In the sequel to Pilot Brothers, Chief and Colleague are back for another adventure. Following the same puzzle style as the first game, it’s up to you to search for the solutions and move forward in this cartoony quest.
The Pilot Brothers are on a quest of great importance: rescuing their pet cat, Arsenic. Stolen by Experimental Chef Sumo, Brother Chief and Brother Colleague must race against time to save their cat before he’s served up for dinner.
Pilot Brothers 2 follows the classic structure of a point and click puzzle game. Hidden throughout every room are a series of objects and it is up to the player to solve the puzzle of the area and escape. Not every object is relevant to the puzzle though, some red herrings are scattered throughout, wasting time and energy figuring out if they matter.
Each brother possesses a…different kind of intelligence. Chief has a more analytical style, following the logical path of inquiry to solve problems, implementing intelligent solutions to simple problems. Colleague on the other hand is a different case. His general sense of stupidity and childishness comes in to play in unexpected ways. With a penchant for exploration and touching things, Colleague tends to help with some of the less obvious solutions. As time in a level passes, a video log is unlocked, providing a real time view of how the level is completed. A hint gaugeis also available from the start, showing which object should be examined next.
Some puzzles in the game border on frustrating. Whilst some use intelligent puzzles, such as one involving measuring four litres of liquid using only a three litre and five litre container, others require more convoluted solutions. With both brothers being required to solve puzzles, it can become annoying alternating between the two and trying one idea twice over. It is also necessary to watch each brother complete his animation, whether he is actually using an object or simply explaining that he doesn’t know what to do. This slows the game down considerably and becomes annoying, especially if one accidentally clicks the wrong object. One particular puzzle involves clicking an object at the right moment, otherwise beginning a cycle again. This can become frustrating due to a lack of direction, especially on the smaller screen of the iPod.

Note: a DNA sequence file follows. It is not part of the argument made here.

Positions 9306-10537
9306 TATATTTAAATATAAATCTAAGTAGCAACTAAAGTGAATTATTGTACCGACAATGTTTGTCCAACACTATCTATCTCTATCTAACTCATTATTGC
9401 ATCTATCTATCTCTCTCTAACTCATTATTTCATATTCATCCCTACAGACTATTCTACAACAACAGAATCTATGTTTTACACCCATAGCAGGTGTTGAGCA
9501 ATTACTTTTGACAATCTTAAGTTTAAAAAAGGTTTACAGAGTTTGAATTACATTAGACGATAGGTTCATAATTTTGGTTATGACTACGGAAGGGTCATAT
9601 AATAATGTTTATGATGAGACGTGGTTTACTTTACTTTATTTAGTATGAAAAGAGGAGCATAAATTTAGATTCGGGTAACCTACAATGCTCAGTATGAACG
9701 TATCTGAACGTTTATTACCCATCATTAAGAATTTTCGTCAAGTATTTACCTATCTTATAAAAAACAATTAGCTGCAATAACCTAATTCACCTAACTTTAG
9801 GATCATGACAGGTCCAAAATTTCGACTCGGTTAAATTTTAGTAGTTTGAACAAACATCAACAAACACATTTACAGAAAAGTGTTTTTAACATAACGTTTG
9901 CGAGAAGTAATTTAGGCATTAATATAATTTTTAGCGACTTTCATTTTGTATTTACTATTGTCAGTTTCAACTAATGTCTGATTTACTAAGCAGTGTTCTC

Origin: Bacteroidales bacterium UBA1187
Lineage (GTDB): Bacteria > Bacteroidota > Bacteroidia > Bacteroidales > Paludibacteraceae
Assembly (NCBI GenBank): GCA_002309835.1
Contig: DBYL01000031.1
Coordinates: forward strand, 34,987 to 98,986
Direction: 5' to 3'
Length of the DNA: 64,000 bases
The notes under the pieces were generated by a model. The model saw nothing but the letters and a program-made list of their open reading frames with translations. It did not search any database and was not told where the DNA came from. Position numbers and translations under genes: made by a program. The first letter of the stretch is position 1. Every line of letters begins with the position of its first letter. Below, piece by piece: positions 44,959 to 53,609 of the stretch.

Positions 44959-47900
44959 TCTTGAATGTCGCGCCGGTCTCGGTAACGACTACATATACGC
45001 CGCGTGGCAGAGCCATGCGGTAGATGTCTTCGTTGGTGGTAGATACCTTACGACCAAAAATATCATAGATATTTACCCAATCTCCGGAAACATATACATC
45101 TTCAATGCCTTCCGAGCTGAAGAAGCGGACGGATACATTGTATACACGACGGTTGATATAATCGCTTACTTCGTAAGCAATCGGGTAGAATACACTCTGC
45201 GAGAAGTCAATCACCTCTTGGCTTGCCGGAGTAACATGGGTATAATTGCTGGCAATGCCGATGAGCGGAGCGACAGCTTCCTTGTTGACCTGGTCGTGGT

Visuals and Audio
The game follows a very unique visual style. The brothers themselves are oddly proportioned, essentially being all torso. Other character are also styled strangely, long necks, noses that comprise a majority of their face and body sizes that vary greatly. This style adds to the unusual charm that the game brings. The world around the brothers follows the same cartoonesque vibe, though not to the same degree. The backgrounds themselves are simple and just large enough to contain the puzzles within.
The characters all possess a comedic nonsense language, comprised of mumbling and odd sounds that represent the idea of talking. The game also implements traditional cartoon sound effects. Chirps, whistles and glugs are all used to bring life to the actions of the Pilot Brothers. A backtrack, comprised of keyboard and other instruments are used to add to the comedic style of the visuals.
Pilot Brothers 2 is an alright game. The puzzles themselves aren’t too bad, however some require scouring every object onscreen, rather than intelligent observation. The animation, whilst good, feels a bit clunky and slow when combined with the puzzle element, breaking the pace of the game. All in all, not a bad puzzle game, not great, but not bad. Come for the quirky art style, give the puzzles a whirl, but don’t expect too much.
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